280 Young People Graduate from Conservation Jobs Corps
Successful summer parks program now in its fourth year
Edgemere, Md. (August 5, 2011) — Governor Martin O’Malley recognized 280 young people from across Maryland at today’s graduation of the Conservation Jobs Corps (CJC), formerly known as the Civic Justice Corps, at North Point State Park in Baltimore County. During the 5-week summer jobs program, which targets at-risk youth, Corps members worked in State parks across Maryland learning green job and team building skills, and developing a stewardship ethic and appreciation for Maryland’s natural resources. Governor O’Malley gave the keynote address to the graduates and their families who gathered to celebrate this special achievement.
“I want to congratulate the graduates on all of their hard work,” said Governor O’Malley. “The CJC helps cultivate a deeper appreciation of nature. Only through connecting children with the natural world are we creating the next generation of stewards and leading the effort to protect the future of Maryland’s natural resources.”
In 2008, Governor O’Malley expanded the Maryland Conservation Corps (MCC) to include the Civic Justice Corps—a summer employment program designed to provide at-risk youth with service opportunities in Maryland State Parks. The name has been changed to the Conservation Jobs Corps to better reflect the goals of the program. Now in its fourth year, the program has graduated a total of 820 kids.
"I learned you need to have a good work ethic in order to succeed," said Daquan Knight of Baltimore, Md. "It's nice to spend the day outside instead of in an office or indoors."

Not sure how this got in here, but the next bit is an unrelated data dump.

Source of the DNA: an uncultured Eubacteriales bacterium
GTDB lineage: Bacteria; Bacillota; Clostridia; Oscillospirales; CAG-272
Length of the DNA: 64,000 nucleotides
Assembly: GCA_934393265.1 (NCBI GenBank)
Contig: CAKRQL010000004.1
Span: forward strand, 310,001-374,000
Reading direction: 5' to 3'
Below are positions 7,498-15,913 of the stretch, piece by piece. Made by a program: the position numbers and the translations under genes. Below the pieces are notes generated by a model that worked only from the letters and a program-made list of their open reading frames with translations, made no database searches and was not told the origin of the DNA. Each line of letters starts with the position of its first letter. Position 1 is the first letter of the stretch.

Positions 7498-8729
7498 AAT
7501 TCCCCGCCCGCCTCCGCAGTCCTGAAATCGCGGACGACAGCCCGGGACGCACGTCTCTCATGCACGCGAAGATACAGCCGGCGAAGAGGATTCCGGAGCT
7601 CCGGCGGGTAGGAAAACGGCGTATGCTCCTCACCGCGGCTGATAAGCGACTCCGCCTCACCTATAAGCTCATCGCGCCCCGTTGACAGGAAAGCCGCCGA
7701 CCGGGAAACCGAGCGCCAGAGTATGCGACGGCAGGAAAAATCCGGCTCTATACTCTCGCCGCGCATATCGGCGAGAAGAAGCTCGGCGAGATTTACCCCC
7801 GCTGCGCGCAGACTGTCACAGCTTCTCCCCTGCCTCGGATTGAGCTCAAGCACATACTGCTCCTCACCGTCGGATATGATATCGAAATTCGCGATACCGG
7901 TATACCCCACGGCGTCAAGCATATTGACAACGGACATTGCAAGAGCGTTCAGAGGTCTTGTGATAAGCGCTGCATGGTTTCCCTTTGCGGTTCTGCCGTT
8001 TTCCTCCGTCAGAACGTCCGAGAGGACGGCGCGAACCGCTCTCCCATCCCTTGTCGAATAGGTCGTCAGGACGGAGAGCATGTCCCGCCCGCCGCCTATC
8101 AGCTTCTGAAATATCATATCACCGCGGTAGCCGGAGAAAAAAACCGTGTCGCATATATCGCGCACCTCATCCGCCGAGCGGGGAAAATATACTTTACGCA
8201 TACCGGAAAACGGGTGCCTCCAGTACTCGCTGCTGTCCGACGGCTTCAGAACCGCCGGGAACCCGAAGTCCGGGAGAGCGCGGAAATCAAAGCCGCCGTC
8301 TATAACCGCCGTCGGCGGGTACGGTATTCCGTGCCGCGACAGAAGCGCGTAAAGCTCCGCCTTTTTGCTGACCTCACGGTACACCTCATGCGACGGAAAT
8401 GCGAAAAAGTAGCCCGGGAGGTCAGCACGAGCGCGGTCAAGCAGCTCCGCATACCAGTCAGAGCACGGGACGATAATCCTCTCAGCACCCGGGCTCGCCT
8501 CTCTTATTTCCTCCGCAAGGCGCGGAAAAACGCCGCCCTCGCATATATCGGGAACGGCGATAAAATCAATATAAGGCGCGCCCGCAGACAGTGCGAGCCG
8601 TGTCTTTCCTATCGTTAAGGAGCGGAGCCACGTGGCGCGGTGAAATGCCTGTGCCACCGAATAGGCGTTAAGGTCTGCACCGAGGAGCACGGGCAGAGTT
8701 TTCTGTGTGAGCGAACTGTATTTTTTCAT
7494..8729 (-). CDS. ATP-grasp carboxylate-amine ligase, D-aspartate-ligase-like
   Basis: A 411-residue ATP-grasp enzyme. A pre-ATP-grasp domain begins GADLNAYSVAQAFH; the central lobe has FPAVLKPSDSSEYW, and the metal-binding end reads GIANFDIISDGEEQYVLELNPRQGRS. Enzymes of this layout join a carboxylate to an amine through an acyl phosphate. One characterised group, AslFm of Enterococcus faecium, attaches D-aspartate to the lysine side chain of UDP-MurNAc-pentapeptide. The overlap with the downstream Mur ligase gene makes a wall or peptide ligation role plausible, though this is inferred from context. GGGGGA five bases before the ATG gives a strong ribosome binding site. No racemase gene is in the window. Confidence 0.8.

This year, MCC members, Maryland Park Service (MPS) staff and CJC crew chiefs led projects and provided mentoring for the five to eight-member CJC crews at Gunpowder Falls State Park, Patapsco Valley State Park, Susquehanna State Park, Assateague State Park, Merkle Wildlife Sanctuary, and for the first time, the Gwynns Falls Trail Park in Baltimore City.
Their projects included trail maintenance, removing invasive species, planting trees, installing trail signs, building deer and turtle enclosures and many other basic landscaping and construction jobs. In conjunction with all of their hard word, the kids also go on kayaking, canoeing, fishing and camping trips to experience nature hands-on.
“CJC members gain so much from the opportunity to participate in this program, while providing the man-power that we need for the work that needs to be done in State parks,” said MPS Superintendent Nita Settina. “Last year the kids completed work that saved the State of Maryland over $2.7 million dollars.”
Select youth at each park were recognized with SPIRIT Awards at the ceremony, for having exemplified the SPIRIT principles (Stewardship, Professionalism, Initiative, Respect, Integrity and Teamwork).
Building on the federal Civilian Conservation Corps established 75 years ago and the modern AmeriCorps, the Maryland Conservation Corps is an organization that engages young adults in extensive natural resource management and park conservation projects. Managed by the Maryland Park Service since 1984, the MCC provides members with opportunities for skill development and personal growth through a supportive, team-based environment, emphasizing the satisfaction of completing projects that benefit Maryland's natural resources.
|August 5, 2011||
Contact: Josh Davidsburg
The Maryland Department of Natural Resources is the state agency responsible for providing natural and living resource-related services to citizens and visitors. DNR manages nearly one-half million acres of public lands and 17,000 miles of waterways, along with Maryland's forests, fisheries and wildlife for maximum environmental, economic and quality of life benefits. A national leader in land conservation, DNR-managed parks and natural, historic and cultural resources attract 11 million visitors annually. DNR is the lead agency in Maryland's effort to restore the Chesapeake Bay, the state's number one environmental priority. Learn more at www.dnr.maryland.gov